[B]Second part of New York Times story:[/B]
But why should exposure to hog brains cause illness? And why now, when the compressed air system had been in use in Minnesota since 1998?
At first, health officials thought perhaps the pigs had some new infection that was being transmitted to people by the brain tissue. Sometimes, infections can ignite an immune response in humans that flares out of control, like the condition in the workers. But so far, scores of tests for viruses, bacteria and parasites have found no signs of infection.
As a result, Dr. Lynfield said the investigators had begun leaning toward a seemingly bizarre theory: that exposure to the hog brain itself might have touched off an intense reaction by the immune system, something akin to a giant, out-of-control allergic reaction. Some people might be more susceptible than others, perhaps because of their genetic makeup or their past exposures to animal tissue. The aerosolized brain matter might have been inhaled or swallowed, or might have entered through the eyes, the mucous membranes of the nose or mouth, or breaks in the skin.
“It’s something no one would have anticipated or thought about,” said Dr. Michael Osterholm, an epidemiologist who is working as a consultant for Hormel and Quality Pork. Dr. Osterholm, a professor of public health at the University of Minnesota and the former state epidemiologist, said that no standard for this kind of workplace exposure had ever been set by the government.
But that would still not explain why the condition should suddenly develop now. Investigators are trying to find out whether something changed recently — the air pressure level, for instance — and also whether there actually were cases in the past that just went undetected.
“Clearly, all the answers aren’t in yet,” Dr. Osterholm said. “But it makes biologic sense that what you have here is an inhalation of brain material from these pigs that is eliciting an immunologic reaction.” What may be happening, he said, is “immune mimicry,” meaning that the immune system makes antibodies to fight a foreign substance — something in the hog brains — but the antibodies also attack the person’s nerve tissue because it is so similar to some molecule in hog brains.
“That’s the beauty and the beast of the immune system,” Dr. Osterholm said. “It’s so efficient at keeping foreign objects away, but anytime there’s a close match it turns against us, too.”
Anatomically, pigs are a lot like people. But it is not clear how close a biochemical match there is between pig brain and human nerve tissue.
To find out, the Minnesota health department has asked for help from Dr. Ian Lipkin, an expert at Columbia University on the role of the immune system in neurological diseases. Dr. Lipkin has begun testing blood serum from the Minnesota patients to look for signs of an immune reaction to components of pig brain. And he expects also to study the pig gene for myelin, to see how similar it is to the human one.
“It’s an interesting problem,” Dr. Lipkin said. “I think we can solve it.”
Susan Kruse, who lives in Austin, was stunned by news reports about the outbreak in early December. Ms. Kruse, 37, worked at Quality Pork for 15 years. But for the past year, she has been too sick to work. She had no idea that anyone else from the plant was ill. Nor did she know that her illness might be related to her job.
Her most recent job was “backing heads,” scraping meat from between the vertebrae. Three people per shift did that task, and together would process 9,500 heads in eight or nine hours. Ms. Kruse (pronounced KROO-zee) stood next to the person who used compressed air to blow out the brains. She was often splattered, especially when trainees were learning to operate the air hose.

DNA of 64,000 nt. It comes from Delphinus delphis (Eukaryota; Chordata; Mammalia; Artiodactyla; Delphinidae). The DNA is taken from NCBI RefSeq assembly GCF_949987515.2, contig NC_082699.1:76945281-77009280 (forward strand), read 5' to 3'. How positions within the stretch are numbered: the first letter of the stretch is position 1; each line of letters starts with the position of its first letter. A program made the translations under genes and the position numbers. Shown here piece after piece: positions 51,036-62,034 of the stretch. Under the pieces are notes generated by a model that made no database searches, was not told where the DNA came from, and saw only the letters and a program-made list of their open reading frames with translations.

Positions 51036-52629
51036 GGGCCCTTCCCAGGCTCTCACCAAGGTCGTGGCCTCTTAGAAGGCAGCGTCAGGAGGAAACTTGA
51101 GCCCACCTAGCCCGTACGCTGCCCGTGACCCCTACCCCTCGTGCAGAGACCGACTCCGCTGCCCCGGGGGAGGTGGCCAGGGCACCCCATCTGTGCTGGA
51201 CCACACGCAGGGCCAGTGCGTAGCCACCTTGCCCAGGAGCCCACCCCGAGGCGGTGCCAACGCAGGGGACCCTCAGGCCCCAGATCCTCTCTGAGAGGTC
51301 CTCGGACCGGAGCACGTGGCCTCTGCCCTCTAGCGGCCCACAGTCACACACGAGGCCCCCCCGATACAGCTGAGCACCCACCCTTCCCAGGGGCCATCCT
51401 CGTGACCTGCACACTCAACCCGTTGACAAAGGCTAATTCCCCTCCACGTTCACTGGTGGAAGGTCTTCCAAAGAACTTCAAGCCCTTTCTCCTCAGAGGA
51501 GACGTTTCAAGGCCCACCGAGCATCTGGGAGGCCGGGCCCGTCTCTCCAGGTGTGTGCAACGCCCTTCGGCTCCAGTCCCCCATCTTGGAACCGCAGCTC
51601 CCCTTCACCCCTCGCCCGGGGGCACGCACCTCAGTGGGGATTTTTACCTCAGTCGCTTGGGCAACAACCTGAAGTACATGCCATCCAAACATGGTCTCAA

“I always had brains on my arms,” she said.
She never had trouble with her health until November 2006, when she began having pains in her legs. By February 2007, she could not stand up long enough to do her job. She needed a walker to get around and was being treated at the Mayo Clinic.
“I had no strength to do anything I used to do,” she said. “I just felt like I was being drained out.”
Her immune system had gone haywire and attacked her nerves, primarily in two places: at the points where the nerves emerge from the spinal cord, and in the extremities. The same thing, to varying degrees, was happening to the other patients. Ms. Kruse and the index case — the man who extracted brains — probably had the most severe symptoms, Dr. Lachance said.
Steroids did nothing for Ms. Kruse, so doctors began to treat her every two weeks with IVIG, intravenous immunoglobulin, a blood product that contains antibodies. “It’s kind of like hitting the condition over the head with a sledgehammer,” Dr. Lachance said. “It overwhelms the immune system and neutralizes whatever it is that’s causing the injury.”
The treatments seem to help, Ms. Kruse said. She feels stronger after each one, but the effects wear off. Her doctors expect she will need the therapy at least until September.
Most of the other workers are recovering and some have returned to their jobs, but others, including the index case, are still unable to work. So far, there have been no new cases.
“I cannot say that anyone is completely back to normal,” Dr. Lachance said. “I expect it will take several more months to get a true sense of the course of this illness.”
Dr. Lynfield hopes to find the cause. But she said: “I don’t know that we will have the definitive answer. I suspect we will be able to rule some things out, and will have a sense of whether it seems like it may be due to an autoimmune response. I think we’ll learn a lot, but it may take us a while. It’s a great detective story.”